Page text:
|Clara Bentz, Phillip Herrington, Amy Garland and Erika Wilson|
photo by Josiah Duka
Arthur Miller set his play The Crucible in a small 17th century New England town, where allegations of witchcraft break out, hysteria runs rampant, suspicion hangs heavy in the air and no one is safe from accusations, even if there is no basis or facts behind them.
Miller wrote The Crucible in 1953, during the period of McCarthyism when many famous American individuals, including Miller, were being accused of being members of the Communist party with the threat of being blacklisted. The play clearly spoke to the accusations that Miller and many of his friends were facing at that time. In our current political climate where the words "witch hunt" and "fake news" are heard almost daily, Miller's play is a chilling reminder that facts matter, hysteria needs to be relieved by facts and reason and that there is still the possibility of what happened to the characters in the play to happen today.
TheaterWorks presents Miller's play in a production that opens this Friday and runs through October 27th. Chris Hamby, the production's director, and Phillip Herrington, who plays John Proctor in the show, sat down in between final rehearsals of the show to answers some questions about the play, this production, and to say why Miller's play is still incredibly relevant today.
For someone who isn't aware of this play, what would you tell them it's about?
Chris Hamby: "The Crucible is one of the best plays ever written by one of our best American playwrights. Arthur Miller deserves all of the praises you hear about his work. However, this is not your high school production of The Crucible. Even those familiar with the play are going to find new ways to connect with this production."
Phillip Herrington: "It’s set during the Salem Witch Trials, which most people can give historical context to. It focuses on a well-respected man who does everything he can to debunk the hysteria, but is challenged by his own sin. He has had an affair, and therefore considers himself a fraud. For me, this play is about trying to do the right thing in spite of your imperfections. "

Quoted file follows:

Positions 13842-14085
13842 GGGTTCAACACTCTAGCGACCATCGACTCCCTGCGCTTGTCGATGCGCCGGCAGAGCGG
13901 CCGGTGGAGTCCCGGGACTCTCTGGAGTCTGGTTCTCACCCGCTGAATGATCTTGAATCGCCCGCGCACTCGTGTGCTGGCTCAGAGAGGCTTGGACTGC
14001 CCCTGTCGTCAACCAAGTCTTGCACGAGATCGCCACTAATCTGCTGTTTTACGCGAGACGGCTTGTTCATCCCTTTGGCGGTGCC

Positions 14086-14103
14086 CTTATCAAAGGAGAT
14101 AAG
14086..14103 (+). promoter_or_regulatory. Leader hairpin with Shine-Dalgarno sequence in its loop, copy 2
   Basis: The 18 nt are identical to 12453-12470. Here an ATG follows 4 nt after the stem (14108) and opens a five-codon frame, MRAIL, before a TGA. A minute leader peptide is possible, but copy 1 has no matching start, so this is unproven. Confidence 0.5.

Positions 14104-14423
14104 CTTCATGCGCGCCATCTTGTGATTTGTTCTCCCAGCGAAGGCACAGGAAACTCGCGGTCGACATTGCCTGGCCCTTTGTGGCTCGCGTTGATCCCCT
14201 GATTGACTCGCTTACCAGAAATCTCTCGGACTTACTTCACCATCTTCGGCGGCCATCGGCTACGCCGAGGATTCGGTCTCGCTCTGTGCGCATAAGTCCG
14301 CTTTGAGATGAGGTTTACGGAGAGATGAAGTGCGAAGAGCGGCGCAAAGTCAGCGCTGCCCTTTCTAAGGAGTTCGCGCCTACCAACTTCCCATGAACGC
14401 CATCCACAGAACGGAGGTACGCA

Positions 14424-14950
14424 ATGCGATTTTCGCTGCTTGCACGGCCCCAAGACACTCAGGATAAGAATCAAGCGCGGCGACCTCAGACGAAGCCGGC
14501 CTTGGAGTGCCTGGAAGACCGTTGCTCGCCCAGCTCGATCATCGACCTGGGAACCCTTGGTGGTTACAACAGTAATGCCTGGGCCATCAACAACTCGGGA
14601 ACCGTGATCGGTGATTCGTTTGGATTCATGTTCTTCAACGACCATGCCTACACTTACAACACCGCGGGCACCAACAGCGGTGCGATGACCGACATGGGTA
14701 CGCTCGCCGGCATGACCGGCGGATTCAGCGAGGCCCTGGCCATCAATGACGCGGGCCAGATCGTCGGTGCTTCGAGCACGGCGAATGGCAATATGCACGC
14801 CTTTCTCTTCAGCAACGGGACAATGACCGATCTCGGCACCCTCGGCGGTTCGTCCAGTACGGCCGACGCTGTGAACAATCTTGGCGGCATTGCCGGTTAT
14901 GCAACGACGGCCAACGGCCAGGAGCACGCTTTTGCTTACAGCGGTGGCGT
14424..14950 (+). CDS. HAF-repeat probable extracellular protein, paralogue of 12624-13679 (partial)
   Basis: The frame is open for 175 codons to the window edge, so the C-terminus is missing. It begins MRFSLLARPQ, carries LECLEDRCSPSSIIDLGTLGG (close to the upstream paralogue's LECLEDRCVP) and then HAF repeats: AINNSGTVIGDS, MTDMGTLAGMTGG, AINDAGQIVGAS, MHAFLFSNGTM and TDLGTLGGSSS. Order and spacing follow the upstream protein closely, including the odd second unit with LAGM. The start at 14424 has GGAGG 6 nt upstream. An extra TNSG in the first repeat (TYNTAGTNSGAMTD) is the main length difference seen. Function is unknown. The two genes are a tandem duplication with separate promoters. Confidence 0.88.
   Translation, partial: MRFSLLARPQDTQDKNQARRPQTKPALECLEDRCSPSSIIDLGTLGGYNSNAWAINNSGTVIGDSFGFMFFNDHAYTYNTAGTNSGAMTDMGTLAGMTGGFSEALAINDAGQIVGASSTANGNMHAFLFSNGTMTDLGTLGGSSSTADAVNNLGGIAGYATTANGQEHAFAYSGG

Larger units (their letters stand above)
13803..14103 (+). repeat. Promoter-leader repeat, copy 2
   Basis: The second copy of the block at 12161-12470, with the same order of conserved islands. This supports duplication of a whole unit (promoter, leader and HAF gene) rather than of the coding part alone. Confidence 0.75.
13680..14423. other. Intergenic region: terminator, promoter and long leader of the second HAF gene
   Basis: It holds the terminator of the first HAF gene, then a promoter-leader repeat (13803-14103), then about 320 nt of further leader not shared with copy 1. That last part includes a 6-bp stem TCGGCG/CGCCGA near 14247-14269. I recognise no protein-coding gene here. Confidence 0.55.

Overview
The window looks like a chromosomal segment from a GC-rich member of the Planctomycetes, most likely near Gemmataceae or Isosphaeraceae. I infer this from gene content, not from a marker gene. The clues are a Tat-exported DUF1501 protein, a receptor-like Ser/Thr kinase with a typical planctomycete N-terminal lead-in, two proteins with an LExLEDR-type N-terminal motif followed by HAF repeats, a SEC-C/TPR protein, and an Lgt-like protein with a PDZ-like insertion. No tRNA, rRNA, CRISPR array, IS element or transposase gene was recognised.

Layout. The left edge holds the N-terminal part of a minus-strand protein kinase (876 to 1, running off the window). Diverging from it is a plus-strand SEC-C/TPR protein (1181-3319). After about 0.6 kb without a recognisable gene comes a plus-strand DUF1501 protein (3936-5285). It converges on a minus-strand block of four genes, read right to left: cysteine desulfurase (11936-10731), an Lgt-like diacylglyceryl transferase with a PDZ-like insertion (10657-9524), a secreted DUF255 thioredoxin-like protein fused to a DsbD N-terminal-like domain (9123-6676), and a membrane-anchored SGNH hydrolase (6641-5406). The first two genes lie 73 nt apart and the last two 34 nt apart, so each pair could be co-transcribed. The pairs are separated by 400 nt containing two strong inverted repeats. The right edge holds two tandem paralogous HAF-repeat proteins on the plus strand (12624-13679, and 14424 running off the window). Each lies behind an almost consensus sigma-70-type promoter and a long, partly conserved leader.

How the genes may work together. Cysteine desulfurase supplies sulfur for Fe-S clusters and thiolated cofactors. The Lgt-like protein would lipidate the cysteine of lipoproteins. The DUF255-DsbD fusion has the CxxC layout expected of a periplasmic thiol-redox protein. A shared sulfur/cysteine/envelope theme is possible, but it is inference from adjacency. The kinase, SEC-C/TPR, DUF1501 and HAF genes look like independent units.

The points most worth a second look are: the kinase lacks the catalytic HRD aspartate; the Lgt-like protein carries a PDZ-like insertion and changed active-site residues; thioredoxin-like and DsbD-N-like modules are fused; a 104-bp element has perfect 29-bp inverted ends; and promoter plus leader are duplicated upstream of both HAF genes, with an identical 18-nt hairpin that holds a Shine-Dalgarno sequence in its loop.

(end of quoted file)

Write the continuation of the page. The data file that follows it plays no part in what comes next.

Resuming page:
Chris, why did you want The Crucible to be a part of TheaterWorks' 2019 / 2020 season?
Hamby: "The germination of the thought of producing and directing The Crucible came when our costume designer, Cari Smith and myself visited the MET museum exhibit Heavenly Bodies. Seeing the reinterpretation of religious wear turned into high fashion costumes triggered the thought, "This is how I'd stage The Crucible". We not only re-imagined the time period but our playing space. We are performing The Crucible, in a thrust setting on our mainstage. Something very different for TheaterWorks but also something different for the audience experience. The pieces aligned this season to be able to create this alternative play space and provide an immersive, intimate, hopefully fresh production of the play. "
Did you have previous experience with this play? Was it required reading in high school or have you been in, or directed, it before?
Hamby: "My only previous experience with the play is as an audience member at the National Theatre in Budapest. It was an incredible production and reinforced to me how strong the storytelling is in this piece. Through the fact that I could enjoy such a wordy drama in a different language and have one of the most profound theatrical experiences of my life - that is good theatre. "
Herrington: "I read the play in high school, but don’t remember it being as good as it is. I have now taught high school Theatre for 14 years, but have never directed it. For me, there has always been a stigma to the play. It’s been done badly by high schools so many times over the last 50 years that I just assume a production at my high school would end up being just a bunch of silly, bonnet-wearing, teenage girls screaming on stage. Hopefully, our show at TheaterWorks will be better than that."
Chris, from the press photo for this show it looks like you've decided to set the plot in more current times that the original setting of the 1690s. What was behind that decision?